Anti-Gout Drug May Decrease Risk of Colon Cancer

September 6, 2011 by Lynn.

Allopurinol, a relatively inexpensive gout medication that has been on the market for more than 20 years, may have some activity against colorectal adenomas, or polyps, according to two separate studies. Most colorectal cancer develops from adenomatous polyps.

A large study in Israel showed that patients using allopurinol for gout had a lower risk of colorectal cancer than a control group not taking allopurinol. A second study in Italy appeared to confirm that the gout medicine protects against colon carcinogenesis. To read the full article on ScienceDaily, CLICK HERE.<

Filed under: Cancer, Gout Medications.

Tags: anti-gout drug, gout medication, allopurinol for gout, gout medicine, allopurinol,, colchicine.

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Gout Drug Colchicine Proves a Cancer

September 15, 2011 by Estella.

from squirrelcowdog
from squirrelcowdog
A new cancer drug based on the gout drug colchicine is proving to be a powerful cancer drug capable of quickly killing malignant tumors. The new drug, called ICT2588 for now, is being referred to as a "smart bomb" because it can directly target a tumor without harming surrounding healthy tissue.

Both the gout medication colchicine and the experimental ICT2588 are derived from the autumn crocus, or meadow saffron. Colchicine (brand name Colcrys) has been widely and successfully used to treat gouty arthritis for centuries. Colchicine was known to have the potential to fight cancer, but can be toxic at high doses. This experimental modified form is harmless to healthy tissue, but toxic to tumor blood vessels.

Scientists the University of Bradford in England found a way of keeping ICT2588 non-toxic until it comes into contact with a protein released by tumors, MMP1. Tumors release MMP to cut a path into surrounding tissue where they can develop new blood vessels. "Our novel delivery system uses the presence of this active MMP to activate the drug, which attacks and breaks down cancer blood vessels, destroying the tumor's lifeline," explains Professor Lawrence Patterson, head of research team that developed ICT2588.

"What is also novel about our approach is that we are effectively targeting the blood supply of the tumor," says Patterson, "If you can starve the tumor of that blood supply, then you can cut off its ability to grow and to move around the body."

ICT2588 was so successful in destroying breast, prostrate and bowel cancers in mice that over half the mice went into remission after just one treatment. There were no ill effects. Although ICT2588 has only been tested in animals so far, researchers are hoping to test it in humans within two years, and possibly even within 18 months. The drug is expected to be effective against all kinds of solid tumors.

Filed under: Cancer.

Tags: colchicine, gout drug colchicine, gout medication, brand name colcrys, gouty arthritis .

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New Research Shows Colchicine May Help Fight Cancer

February 3, 2012 by Shelly.

Treating Cancer with minimal damage to the patient's health is a constant battle for researchers and scientists developing new cancer fighting drugs. Finding a drug that targets only the infected cells in our body and does not harm otherwise healthy tissue is not an easy quest, but is the driven work of Professor Laurence Patterson, Director of the institute of Cancer Therapeutics at the University of Bradford, and his team.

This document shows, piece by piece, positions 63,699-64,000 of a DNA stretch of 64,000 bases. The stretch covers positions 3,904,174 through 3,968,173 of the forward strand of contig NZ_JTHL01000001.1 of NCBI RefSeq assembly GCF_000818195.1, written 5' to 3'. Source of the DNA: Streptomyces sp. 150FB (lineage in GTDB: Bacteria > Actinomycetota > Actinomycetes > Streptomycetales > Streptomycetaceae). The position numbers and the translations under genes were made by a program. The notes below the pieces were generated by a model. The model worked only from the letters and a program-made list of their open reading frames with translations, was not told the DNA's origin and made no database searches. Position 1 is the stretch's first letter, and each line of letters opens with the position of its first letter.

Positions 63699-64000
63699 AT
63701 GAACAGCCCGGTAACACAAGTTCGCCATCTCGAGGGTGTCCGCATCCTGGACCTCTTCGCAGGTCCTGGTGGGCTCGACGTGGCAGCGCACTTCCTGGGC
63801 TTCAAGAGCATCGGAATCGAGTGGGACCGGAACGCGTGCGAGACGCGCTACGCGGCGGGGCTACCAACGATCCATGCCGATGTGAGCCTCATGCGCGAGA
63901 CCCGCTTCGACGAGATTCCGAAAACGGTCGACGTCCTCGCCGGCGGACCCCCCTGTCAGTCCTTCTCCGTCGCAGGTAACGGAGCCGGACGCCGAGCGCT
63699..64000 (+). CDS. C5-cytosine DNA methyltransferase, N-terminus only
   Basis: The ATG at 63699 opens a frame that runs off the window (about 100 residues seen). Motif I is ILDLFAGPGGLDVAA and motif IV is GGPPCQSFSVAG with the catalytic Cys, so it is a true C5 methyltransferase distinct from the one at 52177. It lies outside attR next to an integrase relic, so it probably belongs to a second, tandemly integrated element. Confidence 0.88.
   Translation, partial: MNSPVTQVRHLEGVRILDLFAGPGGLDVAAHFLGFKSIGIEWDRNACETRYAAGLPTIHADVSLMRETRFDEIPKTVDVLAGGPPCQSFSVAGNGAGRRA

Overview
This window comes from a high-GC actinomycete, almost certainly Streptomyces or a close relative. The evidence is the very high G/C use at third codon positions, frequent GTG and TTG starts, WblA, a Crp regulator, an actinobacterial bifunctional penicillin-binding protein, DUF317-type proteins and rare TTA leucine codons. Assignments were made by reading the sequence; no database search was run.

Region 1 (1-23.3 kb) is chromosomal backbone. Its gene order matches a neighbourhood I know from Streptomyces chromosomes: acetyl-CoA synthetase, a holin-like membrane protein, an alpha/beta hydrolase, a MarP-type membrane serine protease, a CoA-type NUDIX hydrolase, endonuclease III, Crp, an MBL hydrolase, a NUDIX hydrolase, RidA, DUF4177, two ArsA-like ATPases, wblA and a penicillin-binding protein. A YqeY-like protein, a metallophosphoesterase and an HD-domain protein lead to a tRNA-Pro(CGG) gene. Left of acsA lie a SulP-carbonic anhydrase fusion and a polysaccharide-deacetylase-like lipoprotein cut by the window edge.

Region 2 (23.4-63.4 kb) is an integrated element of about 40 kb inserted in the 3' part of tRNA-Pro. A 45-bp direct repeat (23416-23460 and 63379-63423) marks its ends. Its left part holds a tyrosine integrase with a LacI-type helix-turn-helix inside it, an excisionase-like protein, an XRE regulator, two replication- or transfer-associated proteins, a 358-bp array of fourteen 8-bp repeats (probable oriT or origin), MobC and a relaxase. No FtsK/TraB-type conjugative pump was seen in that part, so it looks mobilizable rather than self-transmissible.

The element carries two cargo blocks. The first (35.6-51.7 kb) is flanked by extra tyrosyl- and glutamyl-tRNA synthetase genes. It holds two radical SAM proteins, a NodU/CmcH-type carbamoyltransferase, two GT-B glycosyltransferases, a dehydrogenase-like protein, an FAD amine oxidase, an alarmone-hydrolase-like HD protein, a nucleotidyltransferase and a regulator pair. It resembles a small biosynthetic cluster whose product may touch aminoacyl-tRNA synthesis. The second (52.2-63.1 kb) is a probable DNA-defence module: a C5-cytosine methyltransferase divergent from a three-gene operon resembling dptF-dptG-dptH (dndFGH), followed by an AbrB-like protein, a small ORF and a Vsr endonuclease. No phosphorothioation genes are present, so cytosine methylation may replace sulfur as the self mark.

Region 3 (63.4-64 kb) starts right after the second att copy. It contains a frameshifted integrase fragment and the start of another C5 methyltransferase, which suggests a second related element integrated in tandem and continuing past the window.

Patterson's team are developing a new therapy that is based on the chemical Colchicine; a drug that is currently being used most commonly to treat gout.

Colchicine - a compound derived from the Autumn Crocus, the team believes that this is the first attempt at removing existing blood vessel supply to a tumour. Using an enzyme, only found in diseased tissue as a trigger means that it can also target secondary tumours caused by the cancer spreading through the body.

Their starting point was a batch of Matrix Metalloproteinases called MMP14, which had been identified in tumour tissue. This enzyme breaks down the proteins in surrounding healthy tissue and allows the tumour to proliferate. When the tiny molecules of the drug meet the MMP14 they combine to activate the drug.

Destroying Cancer's lifeline
The tumour grows by getting its nutrients from the body. So if you can destroy the vasculator that the tumour has, then you starve it of oxygen and nutrients. Professor Patterson explains, 'we knew there were these disrupting agents but they weren't targeted. The ones that were being trialled would work where they were absorbed so one of the areas where their toxicity was high was the heart. These drugs hadn't progressed because of this. That's what's so exciting about what we have achieved. Every tumour that we have looked at expresses this enzyme MMP14 and the reason why they all express it is because all tumours that are confined within their original normal tissue environment need to break out of that environment, it's an enzyme that has benefit to all tumour types.'

Clinical trial
Although the chemical, Colchicine is a natural derivative, the team are manufacturing it in the laboratory. The have established the concept and provided supporting evidence for the research, so once that funding has been established, they will begin the next phase of to develop the drug and begin clinical trial.

The beauty of this drug, Patterson says is its compatibility with conventional treatments such as chemotherapy. Taking into account the resistant nature of tumours, Colchicine promises another weapon in the body's battle, cutting off the blood supply that allows the cancer to flourish, so even an aggressive cancer could be neutralised.

Filed under: Colchicine Use, Cancer.

Tags: colchicine, research on colchcine, colchicine for cancer, colchicine therapy, colchicine drug,

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